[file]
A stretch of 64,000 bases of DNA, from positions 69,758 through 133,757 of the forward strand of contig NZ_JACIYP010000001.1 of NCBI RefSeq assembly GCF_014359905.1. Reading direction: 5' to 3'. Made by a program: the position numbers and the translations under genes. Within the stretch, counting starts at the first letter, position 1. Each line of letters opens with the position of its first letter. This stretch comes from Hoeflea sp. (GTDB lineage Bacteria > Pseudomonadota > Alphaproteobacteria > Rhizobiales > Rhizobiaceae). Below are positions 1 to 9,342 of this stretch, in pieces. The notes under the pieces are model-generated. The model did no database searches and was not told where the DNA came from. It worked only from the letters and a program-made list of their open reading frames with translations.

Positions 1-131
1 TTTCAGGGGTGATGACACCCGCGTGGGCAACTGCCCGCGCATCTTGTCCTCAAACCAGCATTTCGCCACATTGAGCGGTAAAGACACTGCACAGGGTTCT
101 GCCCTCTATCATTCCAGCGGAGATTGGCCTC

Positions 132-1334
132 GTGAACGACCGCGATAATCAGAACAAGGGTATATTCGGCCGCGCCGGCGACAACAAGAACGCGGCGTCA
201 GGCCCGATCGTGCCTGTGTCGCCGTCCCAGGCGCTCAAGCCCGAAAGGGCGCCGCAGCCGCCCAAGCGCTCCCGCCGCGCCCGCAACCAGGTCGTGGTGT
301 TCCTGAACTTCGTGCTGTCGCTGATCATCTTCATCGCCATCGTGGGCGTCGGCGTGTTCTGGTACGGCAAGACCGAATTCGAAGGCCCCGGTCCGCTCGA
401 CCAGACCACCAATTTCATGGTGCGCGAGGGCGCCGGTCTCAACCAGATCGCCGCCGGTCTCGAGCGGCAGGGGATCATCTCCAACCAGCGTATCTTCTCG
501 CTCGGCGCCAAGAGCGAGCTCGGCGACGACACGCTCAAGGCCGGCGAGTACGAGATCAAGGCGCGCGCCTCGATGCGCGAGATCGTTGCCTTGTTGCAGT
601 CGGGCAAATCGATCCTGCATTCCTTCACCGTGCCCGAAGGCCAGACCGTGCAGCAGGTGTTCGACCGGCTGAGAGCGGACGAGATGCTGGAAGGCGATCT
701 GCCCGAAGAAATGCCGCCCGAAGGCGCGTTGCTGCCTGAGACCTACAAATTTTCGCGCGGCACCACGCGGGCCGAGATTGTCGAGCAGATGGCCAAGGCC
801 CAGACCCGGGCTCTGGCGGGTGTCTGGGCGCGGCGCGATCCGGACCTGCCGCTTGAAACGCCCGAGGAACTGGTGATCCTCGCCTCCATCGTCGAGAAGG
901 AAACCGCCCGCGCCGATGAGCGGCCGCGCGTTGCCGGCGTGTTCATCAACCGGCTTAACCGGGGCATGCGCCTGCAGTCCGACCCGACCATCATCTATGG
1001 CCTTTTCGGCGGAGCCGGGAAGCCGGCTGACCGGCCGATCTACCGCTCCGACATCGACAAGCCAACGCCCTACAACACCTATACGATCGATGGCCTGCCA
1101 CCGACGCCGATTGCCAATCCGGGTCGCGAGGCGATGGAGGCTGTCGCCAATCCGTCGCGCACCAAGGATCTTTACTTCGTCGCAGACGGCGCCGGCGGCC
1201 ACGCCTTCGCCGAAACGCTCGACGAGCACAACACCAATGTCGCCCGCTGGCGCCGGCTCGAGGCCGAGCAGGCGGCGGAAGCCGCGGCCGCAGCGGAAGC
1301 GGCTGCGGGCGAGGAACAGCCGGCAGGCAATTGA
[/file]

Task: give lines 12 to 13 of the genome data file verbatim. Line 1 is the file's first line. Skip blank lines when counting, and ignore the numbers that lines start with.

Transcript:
701 GCCCGAAGAAATGCCGCCCGAAGGCGCGTTGCTGCCTGAGACCTACAAATTTTCGCGCGGCACCACGCGGGCCGAGATTGTCGAGCAGATGGCCAAGGCC
801 CAGACCCGGGCTCTGGCGGGTGTCTGGGCGCGGCGCGATCCGGACCTGCCGCTTGAAACGCCCGAGGAACTGGTGATCCTCGCCTCCATCGTCGAGAAGG